EMC acquires network-configuration player

Voyence to bring change and configuration-management technology

The number of pure-play network change and configuration-management vendors decreased again as EMC announced it had purchased Voyence for an undisclosed amount.

EMC, which did not reveal financial details of the buy, said VoyenceControl network change and configuration-management software will be put to use immediately in EMC's products for managing IT service delivery. EMC says the configuration technology will offer EMC customers new capabilities around network compliance, security and serviceability.

"It's a good move for EMC because it fills out the network management solution so the company has performance, availability, configuration and change automation," says Jasmine Noel, a principal analyst with Ptak, Noel and Associates. "Since Voyence already integrates with Smarts it should be fairly easy to cross sell -- customers benefit because they can seamlessly move from problem identification through root-cause analysis and resolution."

EMC, which acquired management vendor Smarts and nLayers, an application dependency mapping player, said in a statement the Voyence technology would enhance EMC's cross-domain management offerings.

"EMC's leadership in cross-domain incident and problem management will be combined with Voyence's network change and configuration management to provide premier closed-loop orchestration, enabling customers to address the complexities associated with the intersection of problem and change management," said Chris Gahagan, EMC's senior vice president of Resource Management Software.

Voyence, headquartered in Richardson, Texas, has 78 employees and 100 customers, including Rutgers University, the New York Board of Trade and Deutsche Bank. The company will be fully integrated into EMC's Resource Management Software business unit. "Together with EMC, Voyence now has the resources to realize the full potential of our technology and bring a broader set of products to a larger customer base much faster," said Voyence President and CEO Susan Nash.

According to market research firm Enterprise Management Associates, 60 per cent of network downtime is caused by human error during device configuration. There's also potential for error when real-time emergencies, such as viruses or worms occur. To address the complexity of the problem, network change and configuration-management vendors typically automate the process of collecting multivendor configurations and maintaining them in a database. And the technology, brought to the fore a few years back by such start-ups as AlterPoint, Emprisa Networks, Intelliden, Rendition Networks and Voyence, is attracting attending from larger vendors.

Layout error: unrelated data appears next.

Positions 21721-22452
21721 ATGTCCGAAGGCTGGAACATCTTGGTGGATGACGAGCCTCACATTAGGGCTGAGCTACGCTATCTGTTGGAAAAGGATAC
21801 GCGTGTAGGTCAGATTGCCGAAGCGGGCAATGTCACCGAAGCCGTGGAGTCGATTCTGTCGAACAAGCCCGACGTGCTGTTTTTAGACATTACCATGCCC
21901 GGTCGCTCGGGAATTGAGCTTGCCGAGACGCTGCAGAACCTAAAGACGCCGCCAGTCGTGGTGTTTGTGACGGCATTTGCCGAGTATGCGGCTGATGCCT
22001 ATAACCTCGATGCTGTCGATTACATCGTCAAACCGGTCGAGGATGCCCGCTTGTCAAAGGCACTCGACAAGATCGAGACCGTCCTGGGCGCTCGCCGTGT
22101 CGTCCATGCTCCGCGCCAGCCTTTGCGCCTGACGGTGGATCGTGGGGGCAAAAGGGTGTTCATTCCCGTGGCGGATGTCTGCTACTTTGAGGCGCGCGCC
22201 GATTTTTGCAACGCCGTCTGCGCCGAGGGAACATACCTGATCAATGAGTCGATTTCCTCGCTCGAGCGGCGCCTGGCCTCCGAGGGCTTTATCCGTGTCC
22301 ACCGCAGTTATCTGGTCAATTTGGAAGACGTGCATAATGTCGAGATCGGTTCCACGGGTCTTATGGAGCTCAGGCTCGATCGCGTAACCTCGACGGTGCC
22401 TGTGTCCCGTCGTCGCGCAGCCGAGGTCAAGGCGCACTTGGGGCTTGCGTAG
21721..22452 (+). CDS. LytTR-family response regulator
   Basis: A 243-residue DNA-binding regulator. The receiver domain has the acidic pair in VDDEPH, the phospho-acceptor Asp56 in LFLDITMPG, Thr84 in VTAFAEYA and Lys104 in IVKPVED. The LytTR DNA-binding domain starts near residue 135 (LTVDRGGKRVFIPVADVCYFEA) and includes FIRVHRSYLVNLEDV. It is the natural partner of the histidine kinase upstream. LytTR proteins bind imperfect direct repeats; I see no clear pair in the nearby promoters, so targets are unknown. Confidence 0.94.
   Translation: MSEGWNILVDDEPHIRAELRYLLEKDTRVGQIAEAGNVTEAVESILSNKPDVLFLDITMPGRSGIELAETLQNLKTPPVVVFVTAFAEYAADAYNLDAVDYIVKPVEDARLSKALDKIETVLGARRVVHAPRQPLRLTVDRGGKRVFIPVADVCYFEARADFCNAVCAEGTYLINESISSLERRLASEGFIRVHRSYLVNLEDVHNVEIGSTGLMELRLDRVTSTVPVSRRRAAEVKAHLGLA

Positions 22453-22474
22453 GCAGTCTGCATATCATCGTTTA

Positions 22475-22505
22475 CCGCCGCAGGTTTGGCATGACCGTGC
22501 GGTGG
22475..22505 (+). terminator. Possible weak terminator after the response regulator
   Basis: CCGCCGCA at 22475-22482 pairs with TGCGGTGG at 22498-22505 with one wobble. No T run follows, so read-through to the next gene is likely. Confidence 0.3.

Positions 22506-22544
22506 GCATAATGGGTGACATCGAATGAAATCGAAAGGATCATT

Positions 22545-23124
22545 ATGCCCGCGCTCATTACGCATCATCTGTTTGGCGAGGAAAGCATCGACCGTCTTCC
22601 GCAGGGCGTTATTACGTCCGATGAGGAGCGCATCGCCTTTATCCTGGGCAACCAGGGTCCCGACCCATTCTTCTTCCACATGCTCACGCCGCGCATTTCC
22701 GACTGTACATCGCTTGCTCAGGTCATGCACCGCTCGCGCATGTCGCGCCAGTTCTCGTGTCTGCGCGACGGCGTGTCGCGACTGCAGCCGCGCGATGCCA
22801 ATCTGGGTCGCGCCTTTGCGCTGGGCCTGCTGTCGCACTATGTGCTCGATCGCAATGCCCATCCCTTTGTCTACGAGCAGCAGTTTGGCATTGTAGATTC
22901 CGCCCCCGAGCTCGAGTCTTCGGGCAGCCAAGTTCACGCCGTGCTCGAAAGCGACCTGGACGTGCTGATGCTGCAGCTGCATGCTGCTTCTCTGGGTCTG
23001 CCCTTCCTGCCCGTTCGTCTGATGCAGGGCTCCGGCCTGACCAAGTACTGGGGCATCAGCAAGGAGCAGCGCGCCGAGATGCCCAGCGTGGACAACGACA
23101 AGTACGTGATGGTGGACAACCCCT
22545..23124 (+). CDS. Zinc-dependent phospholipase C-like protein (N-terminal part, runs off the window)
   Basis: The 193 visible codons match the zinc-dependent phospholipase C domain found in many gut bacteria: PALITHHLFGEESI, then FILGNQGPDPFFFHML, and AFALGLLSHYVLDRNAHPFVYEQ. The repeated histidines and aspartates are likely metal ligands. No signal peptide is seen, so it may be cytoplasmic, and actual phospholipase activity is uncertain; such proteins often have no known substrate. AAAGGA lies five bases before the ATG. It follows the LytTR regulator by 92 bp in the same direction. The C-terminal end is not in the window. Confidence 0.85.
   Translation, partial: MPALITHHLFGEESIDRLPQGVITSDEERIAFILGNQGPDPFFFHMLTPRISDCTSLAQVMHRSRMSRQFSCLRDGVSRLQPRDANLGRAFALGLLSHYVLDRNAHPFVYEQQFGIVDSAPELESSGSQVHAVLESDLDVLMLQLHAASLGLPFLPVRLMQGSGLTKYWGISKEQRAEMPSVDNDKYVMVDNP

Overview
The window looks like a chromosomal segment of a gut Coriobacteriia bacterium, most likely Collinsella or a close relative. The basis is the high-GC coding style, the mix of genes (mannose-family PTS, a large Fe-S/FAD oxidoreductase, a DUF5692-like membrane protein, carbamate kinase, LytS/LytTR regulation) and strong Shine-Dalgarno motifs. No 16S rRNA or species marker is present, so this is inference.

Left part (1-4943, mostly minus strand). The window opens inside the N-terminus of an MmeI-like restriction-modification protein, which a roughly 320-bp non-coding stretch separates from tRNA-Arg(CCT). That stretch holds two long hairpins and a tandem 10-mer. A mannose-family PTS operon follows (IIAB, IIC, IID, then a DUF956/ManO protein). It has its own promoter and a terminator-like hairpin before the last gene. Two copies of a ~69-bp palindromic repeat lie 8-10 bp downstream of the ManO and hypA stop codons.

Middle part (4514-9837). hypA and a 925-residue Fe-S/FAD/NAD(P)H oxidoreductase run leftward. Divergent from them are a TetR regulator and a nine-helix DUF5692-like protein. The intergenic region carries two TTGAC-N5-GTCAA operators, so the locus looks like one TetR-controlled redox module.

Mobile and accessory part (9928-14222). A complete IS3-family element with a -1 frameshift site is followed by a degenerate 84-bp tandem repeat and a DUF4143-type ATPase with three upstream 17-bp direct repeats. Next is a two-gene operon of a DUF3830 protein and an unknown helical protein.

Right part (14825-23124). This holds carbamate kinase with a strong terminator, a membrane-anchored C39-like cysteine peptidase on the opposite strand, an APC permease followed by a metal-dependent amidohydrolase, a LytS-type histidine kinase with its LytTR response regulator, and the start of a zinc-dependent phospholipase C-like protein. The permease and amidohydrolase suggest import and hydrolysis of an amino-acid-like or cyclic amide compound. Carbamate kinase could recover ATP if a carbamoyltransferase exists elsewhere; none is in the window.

For instance, EMC's Voyence acquisition follows BMC's move in a similar direction when the systems-management vendor picked up Emprisa Networks earlier this month. Last year Cisco decided to deliver software around managing configuration across its and other network equipment maker's gear.

HP, which had a partnership with Voyence, also brought network change and configuration management in-house with its Opsware buy this summer. Opsware had previously acquired Rendition Networks and used its TrueControl technology to build Opsware's Network Automation System software. It remains unclear how EMC acquiring Voyence will affect the HP partnership.

"The combination has the potential to hurt HP the most, as customers look to refresh their [Network Node Manager] implementations because of the new version. They may investigate other options, thereby giving EMC an opportunity to state their case," Noel says.

EMC said in a statement it does not expect the Voyence acquisition to have material impact on revenue in 2007.

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Denise Dubie

Network World
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